Foodstock 2011

October 20th, 2011

“Foodstock” reports from local  CoC members :

“Foodstock was AMAZING. Estimated turn out was 28,000 people but I still believe it was more. I attended the event from start to finish and the line ups of people kept pouring in. Roots donated 1000 T-shirts with the Foodstock logo that were on sale for $10 each and that sold out really fast. I got mine. Cooks prepared for 20,000 people and they got that and more. A few of them ran out of food. This one chef had her table decorated with garlic and acorn squash so when she ran out of food, she fried her decorations up in butter. It was hilarious but I tried it and it was very tasty and tender.

The parking in the fields was full and folks were parking 2km away from the entrance along the highway to attend and the rain and muck didn’t slow down anyone. It only rained a couple of times with short intervals but it was very muddy and kids LOVED it. I never heard any of the kids at the event whine or cry. Even babies were fascinated by cauldrons of hot bubbling foods cooking over open fires under the canopy of fall leaves. There was really a euphoric feeling to the entire event. The more people came, the wider the smiles got. Everyone knew something special was happening here. The recommended donation was $10 per person but many folks gave more. If anyone wants to donate on line via PayPal, here is the link:

The people who attended ranged in age from newborns to 90+. People came from all across Ontario to attend. The smells were delicious and the food looked fantastic and tasted even better. They had everything under the sun: Elk, Wild Turkey, wild mushrooms, apricots in wine, Mexican hot chocolate mocha,  gourmet freshly roasted coffee and chai teas, sushi, handmade chocolates, fresh salads, beautiful dishes of roasted vegetables covered with remarkable sauces. Sauces laced with maple syrup etc. It was fantastic. They people came, they came and they kept coming but the way the event was spread out widely and with over 100 chefs busy cranking out the food everyone got fed. Waiting time to eat a dish was on the average 15 minutes per station but I made lots of friends during those line ups and the displays were grouped in about 5 stations per area. You line up at one end and work your way through and it’s like eating a mini 5 course meal with salad, appetizer, vegetable dish, main dish and soup/desert/beverage etc. When you’re done that section you go to the next.

“ The planners were so clever with their bring your own bowl and fork and cup idea because there wasn’t much issue with garbage at all. Most folks brought real bowls and forks, not the plastic stuff so litter wasn’t a problem. Great idea!”   – Louisette Lanteigne ( Waterloo)

“It must be added that the whole hardwood forest with the gold and rust fallen leaves of carpeting gave a festive air as we joined the thousands of others slowly crossing the land and forest. . Somewhere distant a bagpiper played The Maple Leaf Forever while the line.. “Our land of peace, where proudly flies, the Maple Leaf forever” seemed so appropriate. Dotted here and there among the trees, thedozens of food stations had chefs and teams chopping, stirring and serving their specialties while little fires nearby kept pots and pans bubbling. Emerging from the woods we found the Wellington Water Watchers supplying drinks as more musicians  thrummed the air. Then various speakers including Mark Calzavara, regional director of Council of Canadians, brought greetings from Maude Barlow as he emphasized the tremendous importance of our grassroots support….the support needed for water and food security.

Leaving this enchanted place took some time to wind ones way back to the car, past the people of all ages, colours and sizes. Boots were a definite bonus on the tramped and muddy paths but the volunteers never failed to cheer everyone on this cold, grey special day.  As we drove away, we noted the rolling hills and varied plains of old potato stubble, while Angus cattle chewed contentedly in lush green pastures beside harvested fields The point was made that this dark, rich soil is precious. And the moving headwaters beneath are essential to the cycling systems of Mother Earth that help sustain Ontario. How could protection of this not trump any plan to destroy it?      – Norah Chaloner (Guelph)

Oct. 17/11

Impressions of Yesterday’s Foodstock in Homewood:

Someone said there was a rainbow over the forest.  I never saw it.  But this is where we were able to enjoy a colour-filled progressive meal – tidbits carefully prepared by over 70 chefs and their teams.  Delicious. Unfortunately, I noticed one of the few organic vegetarian booths was closed by the time I arrived (c. 1 p.m.).  A sheepish female cook greeted me with “Sorry, I ‘sold out’ 40 minutes ago”.  On the other hand, many more people in long line-ups waited patiently to get their “taste-testers” up until the time I left: c. 3:45 p.m.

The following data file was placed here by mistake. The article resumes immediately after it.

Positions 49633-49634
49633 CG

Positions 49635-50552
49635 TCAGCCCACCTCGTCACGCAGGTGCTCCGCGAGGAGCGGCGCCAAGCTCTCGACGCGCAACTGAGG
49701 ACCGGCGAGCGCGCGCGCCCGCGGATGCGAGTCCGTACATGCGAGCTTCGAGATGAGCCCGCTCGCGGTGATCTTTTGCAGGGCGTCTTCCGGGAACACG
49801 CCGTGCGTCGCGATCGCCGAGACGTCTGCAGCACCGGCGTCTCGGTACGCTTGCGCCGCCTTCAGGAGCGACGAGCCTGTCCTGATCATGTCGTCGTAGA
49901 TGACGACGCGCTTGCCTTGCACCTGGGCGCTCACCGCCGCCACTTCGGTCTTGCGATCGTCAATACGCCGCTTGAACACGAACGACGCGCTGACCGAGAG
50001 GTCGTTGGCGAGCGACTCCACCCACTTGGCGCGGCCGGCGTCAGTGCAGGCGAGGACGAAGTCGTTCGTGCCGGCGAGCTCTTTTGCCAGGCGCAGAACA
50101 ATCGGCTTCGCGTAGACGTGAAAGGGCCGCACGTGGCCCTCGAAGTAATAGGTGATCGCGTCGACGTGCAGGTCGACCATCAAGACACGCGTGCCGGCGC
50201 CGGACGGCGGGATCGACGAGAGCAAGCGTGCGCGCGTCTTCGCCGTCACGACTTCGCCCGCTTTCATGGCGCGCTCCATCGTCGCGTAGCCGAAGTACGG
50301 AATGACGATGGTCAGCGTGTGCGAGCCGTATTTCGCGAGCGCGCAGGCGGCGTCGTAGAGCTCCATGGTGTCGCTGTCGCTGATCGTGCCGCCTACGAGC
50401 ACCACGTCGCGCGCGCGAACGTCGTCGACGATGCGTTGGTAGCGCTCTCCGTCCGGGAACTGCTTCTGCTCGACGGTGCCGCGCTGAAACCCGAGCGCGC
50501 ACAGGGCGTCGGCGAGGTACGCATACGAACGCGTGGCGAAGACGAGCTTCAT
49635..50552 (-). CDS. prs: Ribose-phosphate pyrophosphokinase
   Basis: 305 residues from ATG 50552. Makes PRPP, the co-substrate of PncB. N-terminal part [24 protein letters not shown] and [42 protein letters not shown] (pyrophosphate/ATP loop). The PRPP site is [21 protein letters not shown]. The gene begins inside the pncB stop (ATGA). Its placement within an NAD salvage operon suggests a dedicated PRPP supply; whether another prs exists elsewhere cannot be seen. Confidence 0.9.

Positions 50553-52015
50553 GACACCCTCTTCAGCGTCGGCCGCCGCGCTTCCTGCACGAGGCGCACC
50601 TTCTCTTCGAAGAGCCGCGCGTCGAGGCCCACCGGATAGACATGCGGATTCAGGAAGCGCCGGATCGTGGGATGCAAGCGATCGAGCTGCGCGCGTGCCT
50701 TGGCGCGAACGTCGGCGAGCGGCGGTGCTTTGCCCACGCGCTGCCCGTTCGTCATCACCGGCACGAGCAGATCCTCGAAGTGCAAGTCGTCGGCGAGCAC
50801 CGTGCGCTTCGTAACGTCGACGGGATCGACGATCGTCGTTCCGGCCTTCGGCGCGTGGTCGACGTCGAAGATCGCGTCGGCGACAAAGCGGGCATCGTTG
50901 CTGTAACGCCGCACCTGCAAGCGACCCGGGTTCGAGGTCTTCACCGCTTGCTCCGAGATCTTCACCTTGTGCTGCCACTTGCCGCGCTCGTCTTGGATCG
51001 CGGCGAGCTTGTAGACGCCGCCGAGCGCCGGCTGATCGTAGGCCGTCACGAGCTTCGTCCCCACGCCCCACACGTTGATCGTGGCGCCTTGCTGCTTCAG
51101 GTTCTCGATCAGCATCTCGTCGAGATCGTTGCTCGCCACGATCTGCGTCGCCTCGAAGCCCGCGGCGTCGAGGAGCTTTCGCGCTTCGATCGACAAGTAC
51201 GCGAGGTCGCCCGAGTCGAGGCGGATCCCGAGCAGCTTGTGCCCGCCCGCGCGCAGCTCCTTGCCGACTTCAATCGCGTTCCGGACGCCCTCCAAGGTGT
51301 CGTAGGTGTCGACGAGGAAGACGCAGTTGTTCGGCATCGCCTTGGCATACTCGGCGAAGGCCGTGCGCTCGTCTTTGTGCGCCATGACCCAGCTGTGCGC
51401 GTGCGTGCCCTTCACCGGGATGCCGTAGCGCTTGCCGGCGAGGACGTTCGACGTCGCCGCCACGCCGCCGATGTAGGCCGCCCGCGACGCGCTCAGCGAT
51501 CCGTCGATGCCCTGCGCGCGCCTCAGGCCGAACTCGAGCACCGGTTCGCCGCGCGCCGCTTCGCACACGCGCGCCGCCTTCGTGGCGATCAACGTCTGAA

It was well attended.  They expected 20,000, and over 28,000 came and donated the minimum, $10, which got you access & parking, a ride from the parking lots on a hay wagon to the forest of foods, booths and visual & sound artists stands, and the main stage area where the well-known musicians (Lily Frost & Jose Contreras, Members the of Bare Naked Ladies, Jim Cuddy and Cuff the Duke, Ron Sexsmith, Sarah Harmer) entertained us from a trailer stage.  Most of the people stood (others sat on fold-up canvass chairs) and clapped and laughed and cheered to the performance, patter, and messages.

In the first instance, a message of power and thanksgiving was provided by Danny Beaton, as he from memory invoked the prayers of the Six Nation, noting all of the manifestations of the creator for which we needed to be thankful: from the plants, vegetables, to the birds and animals, to the water, Sun, Moon, and Earth herself, our Mother from whom we came and will return.  Indeed I, and many others were grateful for his recital by heart of that beautiful native prayer as well as his ability to adapt it to this audience and occasion.

Because I had to leave early to join my colleagues on the bus, I did not get to hear all the acts and messages, but here are three that really affected me.

1) Andrew T Queen, who in true folk style, entertained us by singing about foreign foods on our table.  He wryly sang that we should not need a passport to eat at home.  Then he proceeded to plug locally grown food in season.  Really well done; and “raw” too.

2) The “sister-in-law” of the owner of the host farmer on whose land we were gathering spoke passionately.  This land and surroundings were called “ground zero”, for it is exactly on that spot that the hedge fund from Boston proposes to dig out the limestone and make class A gravel and ship and sell it all over the world!  (As it turns out, I later met the brother-in-law owner and his wife whose business name is “D&C Vander Zaag Ltd.” — see below).  Her blonde hair was on fire with the wind she roundly denounced the project as none other than a “rape” of Mother Nature, and said that their intention as farmers was never to destroy the land but to hand it on to the next generation for their use and “stewardship” as she put it.  She echoed the native contention that we must tread lightly on the earth and make decisions for its well-being that look down the line to 7 generations.  Also in the same vein of a gesture of “oneness and letting go”, she said it was not a shame for those farmers who sold their land to the gravel pit developers. (Below see how they did this.)  Finally she pointed out that as Canadians we sing: “we stand on guard for thee”.  No better time to do just that when “Our Land” (and water) is under threat from foreign interests.  Someone observed from the crowd: “It’s 1812 all over again.”